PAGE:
Intrauterine growth of chronically instrumented rhesus monkey fetuses

Y. Murata, C. B. Martin, T. Ikenoue, M. L. Socol, M. L. Druzin

Research output: Contribution to journalArticlepeer-review


The effect of surgical and experimental manipulations on intrauterine growth of the fetus was investigated in 61 rhesus monkey fetuses in which chronic preparations were attempted. The surgical procedure consisted of hysterotomy and insertion of vascular catheters and included unilateral ligation of the fetal carotid artery. The mother was kept in a restraining chair after the operation for the duration of the preparation (0 to 39 days). Thirty-four fetuses who died within 48 hours after operation served as the control group for the growth parameters. The remaining fetuses that survived 7 days or more after the operation were included in the experimental group. Body weight, crown-rump length, crown-heel length, and foot length of the fetus and placental weight were measured at the termination of the preparation. There were significant linear correlations between all parameters and gestational age. Comparison between the control and experimental groups revealed that none of the parameters from the experimental group differed significantly from those of the control group. No relationships were found between the duration of the preparation and any of the parameters. Total brain weights from 19 fetuses exhibited a significant increase with gestational age and these values were within the normal range reported previously. There were no significant differences in weight between right and left cerebral hemispheres. No evidence of unequal blood flow to the cerebral hemispheres was found with the radioactive microsphere technique. The data suggest that the surgery performed on both the mother and the fetus and prolonged maternal restraint did not alter intrauterine fetal development.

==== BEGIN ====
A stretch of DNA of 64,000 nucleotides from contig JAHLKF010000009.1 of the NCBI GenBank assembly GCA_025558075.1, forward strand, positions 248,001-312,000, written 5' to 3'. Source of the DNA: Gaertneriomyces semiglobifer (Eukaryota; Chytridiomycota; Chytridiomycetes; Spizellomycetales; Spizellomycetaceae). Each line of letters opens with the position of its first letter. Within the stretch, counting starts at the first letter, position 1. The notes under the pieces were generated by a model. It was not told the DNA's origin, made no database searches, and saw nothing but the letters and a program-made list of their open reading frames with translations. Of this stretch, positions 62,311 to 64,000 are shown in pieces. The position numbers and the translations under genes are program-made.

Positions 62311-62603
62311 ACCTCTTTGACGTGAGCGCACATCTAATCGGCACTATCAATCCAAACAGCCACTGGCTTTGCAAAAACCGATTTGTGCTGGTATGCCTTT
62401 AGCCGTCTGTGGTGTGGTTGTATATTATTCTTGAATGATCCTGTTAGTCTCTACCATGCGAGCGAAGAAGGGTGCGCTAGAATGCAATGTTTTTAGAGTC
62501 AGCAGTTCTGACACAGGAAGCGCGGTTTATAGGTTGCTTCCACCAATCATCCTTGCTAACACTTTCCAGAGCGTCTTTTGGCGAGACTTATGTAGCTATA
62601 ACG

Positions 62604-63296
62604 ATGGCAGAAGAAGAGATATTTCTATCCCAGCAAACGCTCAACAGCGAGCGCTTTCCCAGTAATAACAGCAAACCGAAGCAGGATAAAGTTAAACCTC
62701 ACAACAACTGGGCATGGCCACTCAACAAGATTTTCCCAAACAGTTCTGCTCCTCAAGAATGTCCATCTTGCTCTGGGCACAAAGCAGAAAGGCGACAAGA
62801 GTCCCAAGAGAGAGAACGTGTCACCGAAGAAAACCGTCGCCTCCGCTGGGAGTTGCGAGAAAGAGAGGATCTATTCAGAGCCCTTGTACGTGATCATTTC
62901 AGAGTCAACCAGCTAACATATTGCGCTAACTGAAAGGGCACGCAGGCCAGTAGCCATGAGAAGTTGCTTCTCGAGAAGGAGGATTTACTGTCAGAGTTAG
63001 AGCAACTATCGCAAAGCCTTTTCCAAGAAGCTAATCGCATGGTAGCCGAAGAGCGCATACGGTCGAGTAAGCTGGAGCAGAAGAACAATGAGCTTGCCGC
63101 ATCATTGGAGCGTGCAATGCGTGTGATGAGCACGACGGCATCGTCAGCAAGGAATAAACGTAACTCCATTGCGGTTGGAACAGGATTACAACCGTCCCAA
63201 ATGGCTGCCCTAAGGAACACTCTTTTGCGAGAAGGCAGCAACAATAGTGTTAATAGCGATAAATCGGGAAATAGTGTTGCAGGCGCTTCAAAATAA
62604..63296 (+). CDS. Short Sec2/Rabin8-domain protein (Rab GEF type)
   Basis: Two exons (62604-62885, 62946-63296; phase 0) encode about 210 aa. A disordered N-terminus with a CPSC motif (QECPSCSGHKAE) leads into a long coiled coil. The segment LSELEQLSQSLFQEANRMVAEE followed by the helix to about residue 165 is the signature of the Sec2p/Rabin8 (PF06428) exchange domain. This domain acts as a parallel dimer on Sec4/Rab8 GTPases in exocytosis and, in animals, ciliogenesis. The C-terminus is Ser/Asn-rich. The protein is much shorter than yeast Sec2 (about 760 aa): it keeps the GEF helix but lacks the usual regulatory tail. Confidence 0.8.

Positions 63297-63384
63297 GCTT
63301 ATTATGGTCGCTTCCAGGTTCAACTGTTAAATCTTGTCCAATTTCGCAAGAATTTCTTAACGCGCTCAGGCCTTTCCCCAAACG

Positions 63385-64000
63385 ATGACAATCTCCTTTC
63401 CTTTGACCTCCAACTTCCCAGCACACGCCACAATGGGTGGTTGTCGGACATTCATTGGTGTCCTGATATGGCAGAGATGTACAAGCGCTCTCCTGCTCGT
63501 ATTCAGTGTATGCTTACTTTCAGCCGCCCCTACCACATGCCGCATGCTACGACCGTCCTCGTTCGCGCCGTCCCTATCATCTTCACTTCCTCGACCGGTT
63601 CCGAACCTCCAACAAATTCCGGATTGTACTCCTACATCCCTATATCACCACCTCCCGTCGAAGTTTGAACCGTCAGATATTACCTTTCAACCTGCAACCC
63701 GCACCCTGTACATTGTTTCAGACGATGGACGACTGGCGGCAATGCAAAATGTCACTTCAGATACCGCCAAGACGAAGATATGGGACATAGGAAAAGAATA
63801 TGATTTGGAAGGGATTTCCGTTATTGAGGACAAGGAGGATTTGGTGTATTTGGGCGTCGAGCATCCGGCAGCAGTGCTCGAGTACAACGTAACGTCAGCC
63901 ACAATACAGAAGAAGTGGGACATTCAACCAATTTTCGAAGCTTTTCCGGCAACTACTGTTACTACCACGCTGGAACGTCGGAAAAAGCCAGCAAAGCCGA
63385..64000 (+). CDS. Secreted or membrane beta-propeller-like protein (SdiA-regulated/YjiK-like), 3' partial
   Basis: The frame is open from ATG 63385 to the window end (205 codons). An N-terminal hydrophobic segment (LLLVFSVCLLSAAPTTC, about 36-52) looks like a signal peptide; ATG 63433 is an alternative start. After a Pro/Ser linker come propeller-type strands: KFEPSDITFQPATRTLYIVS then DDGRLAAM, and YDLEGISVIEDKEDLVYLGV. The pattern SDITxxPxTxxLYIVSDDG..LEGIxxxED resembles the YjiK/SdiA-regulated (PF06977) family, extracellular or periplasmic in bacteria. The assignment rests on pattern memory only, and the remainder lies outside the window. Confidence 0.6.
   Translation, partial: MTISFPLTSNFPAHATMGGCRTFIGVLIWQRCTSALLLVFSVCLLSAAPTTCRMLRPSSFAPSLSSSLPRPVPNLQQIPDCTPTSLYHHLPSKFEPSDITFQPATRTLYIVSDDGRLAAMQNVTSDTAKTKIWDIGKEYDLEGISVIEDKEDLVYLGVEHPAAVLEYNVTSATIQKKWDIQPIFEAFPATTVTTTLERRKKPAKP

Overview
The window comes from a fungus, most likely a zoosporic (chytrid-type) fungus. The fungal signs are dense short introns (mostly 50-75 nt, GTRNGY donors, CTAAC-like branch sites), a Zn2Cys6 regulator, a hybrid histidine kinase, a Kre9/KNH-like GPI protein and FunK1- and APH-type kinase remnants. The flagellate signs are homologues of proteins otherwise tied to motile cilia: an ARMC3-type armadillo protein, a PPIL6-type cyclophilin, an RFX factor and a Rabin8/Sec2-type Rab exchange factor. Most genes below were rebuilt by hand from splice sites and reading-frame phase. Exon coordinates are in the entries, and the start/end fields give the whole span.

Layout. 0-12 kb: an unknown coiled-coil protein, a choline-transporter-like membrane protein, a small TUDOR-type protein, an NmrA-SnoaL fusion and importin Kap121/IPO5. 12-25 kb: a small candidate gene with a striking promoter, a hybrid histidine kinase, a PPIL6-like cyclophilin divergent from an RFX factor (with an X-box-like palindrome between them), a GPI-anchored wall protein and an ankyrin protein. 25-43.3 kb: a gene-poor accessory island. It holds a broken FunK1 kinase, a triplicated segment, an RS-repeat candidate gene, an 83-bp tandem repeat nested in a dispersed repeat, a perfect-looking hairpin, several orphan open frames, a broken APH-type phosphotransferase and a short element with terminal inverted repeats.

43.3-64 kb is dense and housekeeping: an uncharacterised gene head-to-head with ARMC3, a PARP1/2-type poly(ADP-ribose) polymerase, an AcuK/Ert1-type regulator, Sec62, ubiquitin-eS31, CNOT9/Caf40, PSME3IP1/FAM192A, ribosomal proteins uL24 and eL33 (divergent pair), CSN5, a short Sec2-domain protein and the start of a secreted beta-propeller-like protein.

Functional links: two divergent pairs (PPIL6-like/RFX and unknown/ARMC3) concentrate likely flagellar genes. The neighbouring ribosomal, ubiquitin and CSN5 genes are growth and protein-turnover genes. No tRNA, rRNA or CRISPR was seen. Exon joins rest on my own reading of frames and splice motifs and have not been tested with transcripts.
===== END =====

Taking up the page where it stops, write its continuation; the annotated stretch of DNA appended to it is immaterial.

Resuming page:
Original languageEnglish (US)
Pages (from-to)40-46
Number of pages7
JournalAmerican Journal of Obstetrics and Gynecology
Issue number1
StatePublished - Jan 1 1984

ASJC Scopus subject areas

  • Obstetrics and Gynecology

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